By now, you've at least pondered the question.
Did Greg Mortenson, author of Three Cups of Tea, really stumble into the village of Korphe in 1993 after a failed attempt at K2? Was he really kidnapped by the Taliban? Is Mr. Mortenson using Central Asia Initiative (CAI) as his "personal ATM"?
There seem to be two well-defined positions on Mr. Mortenson:
In the first camp are those who want Mortenson to pay for his sins, for his alleged fabrications in his book and the fiscal mismanagement of CAI. They are angry, indignant.
In the second camp, people feel sorry for the plight of a man who has helped thousands of girls on the other side of the world, who has, by all accounts, accomplished something very few ever will.
Every editorial, every tweet, every blog -- and there are many -- seems to ask the same question to the masses:
What does this mean for girls' education in Afghanistan and Pakistan?
But this debate not only fails to answer our question -- it is a dangerous distraction from that question. And this debate is going to cost young lives in Afghanistan and Pakistan.
If you believe that certain elements in Three Cups of Tea are exaggerated or fabricated, and that makes the story unpalatable to you, then don't buy the book. As the author of a memoir that has been repeatedly compared to this book (due to the subject matter: rescuing children in the Himalaya), I understand very well the responsibility we have to the reader. We are telling stories to inspire and excite -- these narratives must be so well-documented as to withstand the most intense scrutiny.
If you believe that Central Asia Initiative is mismanaging its finances, then discontinue your support. As the founder of a nonprofit organization dedicated to reuniting trafficked children with their families in remote regions of Nepal, I know that donors must be confident that their money is going to benefit those less fortunate.
But what of the thousands of little girls in Pakistan and Afghanistan who are in danger of receiving less in donations this year?
In fact, forget about the thousands. Let's take one. I'm going to name her Lucy, because that's the name of my newborn daughter.
Lucy is six years old. She is learning how to spell words like "cat" and "house." She's counting on her fingers to figure out what 4 plus 3 equals.
One day, you learn that the principal, the man who started Lucy's school, has exaggerated his personal story. You hear allegations that he has benefited personally from donations that have come into the school. As a donor to the school you're angry. This man had inspired you, and he's profiting from it!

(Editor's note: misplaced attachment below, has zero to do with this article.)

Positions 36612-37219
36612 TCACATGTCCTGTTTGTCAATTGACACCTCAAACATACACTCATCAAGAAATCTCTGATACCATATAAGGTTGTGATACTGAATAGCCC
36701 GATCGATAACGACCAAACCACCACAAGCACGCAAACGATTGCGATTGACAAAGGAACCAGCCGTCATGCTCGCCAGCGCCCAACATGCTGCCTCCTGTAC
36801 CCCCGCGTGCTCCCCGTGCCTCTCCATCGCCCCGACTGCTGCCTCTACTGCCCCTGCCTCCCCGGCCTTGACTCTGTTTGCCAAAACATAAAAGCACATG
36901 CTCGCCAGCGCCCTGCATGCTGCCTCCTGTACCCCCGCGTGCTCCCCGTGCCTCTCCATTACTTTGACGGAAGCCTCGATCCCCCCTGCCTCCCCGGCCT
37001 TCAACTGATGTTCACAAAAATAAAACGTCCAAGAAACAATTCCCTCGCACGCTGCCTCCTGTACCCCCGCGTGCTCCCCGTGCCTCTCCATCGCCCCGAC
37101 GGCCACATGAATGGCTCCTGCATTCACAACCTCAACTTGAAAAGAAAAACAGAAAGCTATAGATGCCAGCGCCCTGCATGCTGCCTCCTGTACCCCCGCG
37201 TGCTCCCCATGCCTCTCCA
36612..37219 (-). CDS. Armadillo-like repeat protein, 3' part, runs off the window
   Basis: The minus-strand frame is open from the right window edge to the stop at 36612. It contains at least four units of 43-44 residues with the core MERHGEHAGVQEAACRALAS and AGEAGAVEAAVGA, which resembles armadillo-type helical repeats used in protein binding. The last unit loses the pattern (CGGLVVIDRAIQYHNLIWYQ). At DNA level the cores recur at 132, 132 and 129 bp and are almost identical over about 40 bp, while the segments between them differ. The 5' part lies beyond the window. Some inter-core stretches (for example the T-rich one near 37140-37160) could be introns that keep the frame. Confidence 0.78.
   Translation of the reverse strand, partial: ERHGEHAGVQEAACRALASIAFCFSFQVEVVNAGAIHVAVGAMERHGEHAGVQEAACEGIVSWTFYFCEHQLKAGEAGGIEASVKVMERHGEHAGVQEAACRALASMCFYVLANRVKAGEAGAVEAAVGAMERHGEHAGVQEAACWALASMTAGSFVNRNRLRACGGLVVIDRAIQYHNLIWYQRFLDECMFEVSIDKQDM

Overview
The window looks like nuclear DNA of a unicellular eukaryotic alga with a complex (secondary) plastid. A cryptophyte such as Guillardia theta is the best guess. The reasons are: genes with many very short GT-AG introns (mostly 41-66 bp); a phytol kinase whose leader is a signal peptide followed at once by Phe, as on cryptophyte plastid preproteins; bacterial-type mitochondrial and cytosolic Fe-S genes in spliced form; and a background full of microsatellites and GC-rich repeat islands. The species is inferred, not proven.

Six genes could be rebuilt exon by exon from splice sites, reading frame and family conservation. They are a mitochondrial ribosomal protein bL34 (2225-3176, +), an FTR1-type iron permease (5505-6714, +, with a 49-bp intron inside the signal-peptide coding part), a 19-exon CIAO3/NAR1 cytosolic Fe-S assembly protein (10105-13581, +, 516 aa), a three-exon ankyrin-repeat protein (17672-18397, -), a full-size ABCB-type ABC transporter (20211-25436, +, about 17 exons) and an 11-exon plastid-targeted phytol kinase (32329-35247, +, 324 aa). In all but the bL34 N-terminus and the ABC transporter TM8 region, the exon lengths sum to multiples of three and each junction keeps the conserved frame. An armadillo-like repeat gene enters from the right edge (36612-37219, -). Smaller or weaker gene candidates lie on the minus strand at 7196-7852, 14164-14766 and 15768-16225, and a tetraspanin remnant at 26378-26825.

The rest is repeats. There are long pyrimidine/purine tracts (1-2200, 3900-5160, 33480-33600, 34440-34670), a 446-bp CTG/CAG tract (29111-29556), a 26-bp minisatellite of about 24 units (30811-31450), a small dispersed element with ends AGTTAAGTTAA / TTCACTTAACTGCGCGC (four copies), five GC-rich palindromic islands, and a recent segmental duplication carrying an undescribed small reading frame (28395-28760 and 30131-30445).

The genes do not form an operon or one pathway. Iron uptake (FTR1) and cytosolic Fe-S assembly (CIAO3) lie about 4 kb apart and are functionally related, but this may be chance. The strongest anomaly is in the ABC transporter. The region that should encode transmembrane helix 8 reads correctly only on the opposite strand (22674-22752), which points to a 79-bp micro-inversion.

Lucy happens to be the student that was benefiting from your donation. Since you've withdrawn it, she'll instead be joining other children down the road, where they are pounding stones into gravel to pave some local back roads.
It'll be hard for her, because she's not very strong. She is also working alongside men; if she's lucky she won't be abused by them. But that's not really your problem, is it? You can't just let the principal get away with his deception.
But maybe there's another option.
Maybe you can forgive the principal. Or, if you're too angry for that, maybe you can find another way to support Lucy. Maybe you can find another school where she can learn to write capital letters. And maybe Lucy has fewer babies. Maybe she can better care for her infants. Maybe she can earn wages to support her family.
I don't know Greg Mortenson. I am not connected with CAI, and my organization is focused exclusively on Nepal. But I do know these children, because children are the same everywhere.
Is it manipulative for me to give an example where the little girl is named Lucy, where she looks like your daughter, where she's working on roads in your neighborhood? Yes, absolutely. Because it is too easy for us to ignore them when they are far away, when they look different and have unusual names.
Say what you will about Greg Mortenson, about your concerns with Three Cups of Tea and Central Asia Initiative. The fact remains that he has pulled off a near-impossible feat: to direct millions of dollars to little girls on the other side of the world that none of us would have even known about, let alone cared about. I have seen education save lives, and Mr. Mortenson has saved thousands.
Let's stop asking the question about what will happen to those girls. And let's start answering it.